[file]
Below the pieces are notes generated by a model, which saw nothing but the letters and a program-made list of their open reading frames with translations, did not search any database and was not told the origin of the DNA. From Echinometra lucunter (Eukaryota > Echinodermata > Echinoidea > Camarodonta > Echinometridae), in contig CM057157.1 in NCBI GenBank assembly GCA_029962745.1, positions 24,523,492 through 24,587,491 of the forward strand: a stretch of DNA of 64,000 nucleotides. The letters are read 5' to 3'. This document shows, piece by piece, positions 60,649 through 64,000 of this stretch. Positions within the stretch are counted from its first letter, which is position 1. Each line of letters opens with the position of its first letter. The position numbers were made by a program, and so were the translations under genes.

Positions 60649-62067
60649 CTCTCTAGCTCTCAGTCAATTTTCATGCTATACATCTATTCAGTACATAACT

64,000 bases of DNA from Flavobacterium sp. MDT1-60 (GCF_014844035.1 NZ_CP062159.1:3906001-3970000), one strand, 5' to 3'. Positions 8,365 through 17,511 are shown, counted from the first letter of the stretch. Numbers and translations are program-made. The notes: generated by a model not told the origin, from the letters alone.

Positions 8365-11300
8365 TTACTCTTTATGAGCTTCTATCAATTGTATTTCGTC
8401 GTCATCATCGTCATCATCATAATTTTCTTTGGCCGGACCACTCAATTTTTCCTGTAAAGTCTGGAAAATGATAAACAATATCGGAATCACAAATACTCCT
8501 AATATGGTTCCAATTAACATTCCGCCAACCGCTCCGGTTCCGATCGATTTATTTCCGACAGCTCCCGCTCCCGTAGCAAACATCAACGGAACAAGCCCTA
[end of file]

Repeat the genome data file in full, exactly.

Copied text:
Below the pieces are notes generated by a model, which saw nothing but the letters and a program-made list of their open reading frames with translations, did not search any database and was not told the origin of the DNA. From Echinometra lucunter (Eukaryota > Echinodermata > Echinoidea > Camarodonta > Echinometridae), in contig CM057157.1 in NCBI GenBank assembly GCA_029962745.1, positions 24,523,492 through 24,587,491 of the forward strand: a stretch of DNA of 64,000 nucleotides. The letters are read 5' to 3'. This document shows, piece by piece, positions 60,649 through 64,000 of this stretch. Positions within the stretch are counted from its first letter, which is position 1. Each line of letters opens with the position of its first letter. The position numbers were made by a program, and so were the translations under genes.

Positions 60649-62067
60649 CTCTCTAGCTCTCAGTCAATTTTCATGCTATACATCTATTCAGTACATAACT

64,000 bases of DNA from Flavobacterium sp. MDT1-60 (GCF_014844035.1 NZ_CP062159.1:3906001-3970000), one strand, 5' to 3'. Positions 8,365 through 17,511 are shown, counted from the first letter of the stretch. Numbers and translations are program-made. The notes: generated by a model not told the origin, from the letters alone.

Positions 8365-11300
8365 TTACTCTTTATGAGCTTCTATCAATTGTATTTCGTC
8401 GTCATCATCGTCATCATCATAATTTTCTTTGGCCGGACCACTCAATTTTTCCTGTAAAGTCTGGAAAATGATAAACAATATCGGAATCACAAATACTCCT
8501 AATATGGTTCCAATTAACATTCCGCCAACCGCTCCGGTTCCGATCGATTTATTTCCGACAGCTCCCGCTCCCGTAGCAAACATCAACGGAACAAGCCCTA